Intimate Settings and Public Spaces: Impressionist and Post-Impressionist Drawings and Prints
My art student daughter took me to see this show at the MFAH. Sixty-some works on paper by artists including Pierre Bonnard, Mary Cassatt, Jules Chéret, Edgar Degas, Édouard Manet, Auguste Renoir, Henri de Toulouse-Lautrec, Félix Emile-Jean Vallotton, and Édouard Vuillard.
Vuillard was a name that caught my eye as we strolled the galleries on our way to this show. He made a painting in 1910 or thereabouts that included the Van Gogh canvas “Bedroom at Arles,” in the scene. Considering that Van Gogh was hardly a prominent painter at that time, I figured that Vuillard must have been a friend, admirer or maybe a creditor. Ignorant louts like myself are more appreciative of artworks when they have some biographical information to help them connect to the artist, and I mean to learn something of this Vuillard.
I enjoyed this show, though nothing in it made me gasp out loud or made me forget the pleasure of seeing some favorites as I walked this wonderful museum. I enjoy visiting this “time machine,” seeing objects and images from other centuries or even millennia. These drawings, screen prints, etchings and lithographs made me think of all the oil paintings from earlier centuries made for or of wealthy princes, popes and bourgeoisie. I think it was in the 19th century when painters became like rock stars, with folks lining up to view the latest works. These works were more for mass consumption, made to be posters, magazine art, even advertisements.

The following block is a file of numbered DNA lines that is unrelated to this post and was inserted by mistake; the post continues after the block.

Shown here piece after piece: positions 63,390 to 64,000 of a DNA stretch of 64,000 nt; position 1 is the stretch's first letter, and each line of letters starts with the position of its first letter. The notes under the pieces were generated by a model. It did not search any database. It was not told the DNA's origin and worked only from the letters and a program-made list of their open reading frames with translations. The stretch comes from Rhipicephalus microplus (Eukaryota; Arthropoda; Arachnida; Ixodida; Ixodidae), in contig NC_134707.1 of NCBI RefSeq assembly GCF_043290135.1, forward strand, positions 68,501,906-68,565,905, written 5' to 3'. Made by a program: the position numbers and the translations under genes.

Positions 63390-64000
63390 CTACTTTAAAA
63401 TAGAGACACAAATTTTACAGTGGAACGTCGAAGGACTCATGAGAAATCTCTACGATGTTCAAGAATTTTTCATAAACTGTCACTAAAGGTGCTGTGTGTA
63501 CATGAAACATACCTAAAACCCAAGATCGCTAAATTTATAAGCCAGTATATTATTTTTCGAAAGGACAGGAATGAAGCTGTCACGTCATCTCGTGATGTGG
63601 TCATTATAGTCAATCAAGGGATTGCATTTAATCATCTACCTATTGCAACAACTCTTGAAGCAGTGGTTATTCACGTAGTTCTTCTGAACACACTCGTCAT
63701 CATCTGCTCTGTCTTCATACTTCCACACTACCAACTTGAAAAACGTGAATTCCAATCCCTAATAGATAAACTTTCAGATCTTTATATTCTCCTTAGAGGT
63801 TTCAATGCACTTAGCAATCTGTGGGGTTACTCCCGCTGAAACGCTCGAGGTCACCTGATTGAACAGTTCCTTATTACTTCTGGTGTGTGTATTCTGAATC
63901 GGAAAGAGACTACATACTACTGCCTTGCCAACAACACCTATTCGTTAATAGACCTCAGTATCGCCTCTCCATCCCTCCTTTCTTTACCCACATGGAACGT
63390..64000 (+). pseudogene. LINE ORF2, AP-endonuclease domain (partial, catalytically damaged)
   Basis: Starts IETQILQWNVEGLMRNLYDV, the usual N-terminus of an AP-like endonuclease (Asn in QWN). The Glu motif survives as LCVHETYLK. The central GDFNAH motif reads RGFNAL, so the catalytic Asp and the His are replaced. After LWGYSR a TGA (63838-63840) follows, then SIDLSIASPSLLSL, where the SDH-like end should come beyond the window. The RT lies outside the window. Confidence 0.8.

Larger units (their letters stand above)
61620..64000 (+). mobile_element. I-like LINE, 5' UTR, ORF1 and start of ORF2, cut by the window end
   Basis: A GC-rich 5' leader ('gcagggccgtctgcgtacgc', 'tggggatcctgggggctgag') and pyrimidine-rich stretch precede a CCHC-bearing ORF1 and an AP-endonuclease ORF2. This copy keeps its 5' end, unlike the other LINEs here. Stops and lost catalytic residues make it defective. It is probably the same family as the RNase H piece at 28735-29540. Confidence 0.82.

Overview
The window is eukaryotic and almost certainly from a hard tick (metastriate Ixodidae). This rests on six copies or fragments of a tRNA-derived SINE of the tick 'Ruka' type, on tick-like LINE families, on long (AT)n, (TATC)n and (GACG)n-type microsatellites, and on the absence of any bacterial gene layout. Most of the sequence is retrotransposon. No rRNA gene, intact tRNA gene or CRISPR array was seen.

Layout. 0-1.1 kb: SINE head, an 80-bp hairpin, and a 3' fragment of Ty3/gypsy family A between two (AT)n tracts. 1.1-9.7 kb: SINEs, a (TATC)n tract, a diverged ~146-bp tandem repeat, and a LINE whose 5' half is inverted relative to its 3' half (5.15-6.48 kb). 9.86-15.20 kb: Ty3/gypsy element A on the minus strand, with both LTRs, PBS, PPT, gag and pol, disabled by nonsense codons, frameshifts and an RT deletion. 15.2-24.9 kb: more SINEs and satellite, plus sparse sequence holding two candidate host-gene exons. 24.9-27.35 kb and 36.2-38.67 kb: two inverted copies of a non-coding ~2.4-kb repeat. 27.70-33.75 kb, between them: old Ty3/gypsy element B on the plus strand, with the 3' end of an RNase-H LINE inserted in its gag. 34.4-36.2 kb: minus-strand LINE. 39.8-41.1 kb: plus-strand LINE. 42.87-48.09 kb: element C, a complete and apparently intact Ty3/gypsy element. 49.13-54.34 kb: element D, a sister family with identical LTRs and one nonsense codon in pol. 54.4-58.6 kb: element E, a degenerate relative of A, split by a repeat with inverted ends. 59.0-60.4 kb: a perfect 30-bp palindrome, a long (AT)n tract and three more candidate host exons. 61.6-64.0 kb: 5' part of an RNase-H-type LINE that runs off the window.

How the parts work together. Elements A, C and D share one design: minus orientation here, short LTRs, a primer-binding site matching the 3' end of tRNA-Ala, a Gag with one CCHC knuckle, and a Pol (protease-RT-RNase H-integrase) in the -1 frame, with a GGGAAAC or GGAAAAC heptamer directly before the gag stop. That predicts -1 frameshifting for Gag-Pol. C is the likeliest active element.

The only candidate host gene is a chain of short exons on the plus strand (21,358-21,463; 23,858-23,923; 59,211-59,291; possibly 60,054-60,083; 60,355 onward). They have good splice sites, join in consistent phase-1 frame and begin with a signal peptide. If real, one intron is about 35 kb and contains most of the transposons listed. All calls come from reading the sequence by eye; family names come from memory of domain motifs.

Toulouse-Lautrec was well represented in this collection. I learned something from reading the notes. Seeing blank patches or uncolored areas I’ve thought that I was looking at unfinished works. I read that Toulouse-Lautrec, denizen of Paris bordellos, posed his subjects performing banal tasks to de-sexualize them, and gave his images an unfinished quality to de-romanticize the subject matter. He was down with the ‘working girls;’ not a glamorous life.
This show will be exhibited through January 17th, when they move in the 19th century French collection on loan from The National Gallery of Art in Washington. Another show that deserves a look is “Cosmopolitan Routes: Houston Collects Latin American Art.” I zipped through this one and would like to spend some more time on it. I was intrigued at the political content of some works, such as Colombian Miguel Angel Rohas’ work with coca leaves or dollar bills on paper. Seems that some Latin Americans aren’t thrilled by a century of Yankee imperialism. Who figured?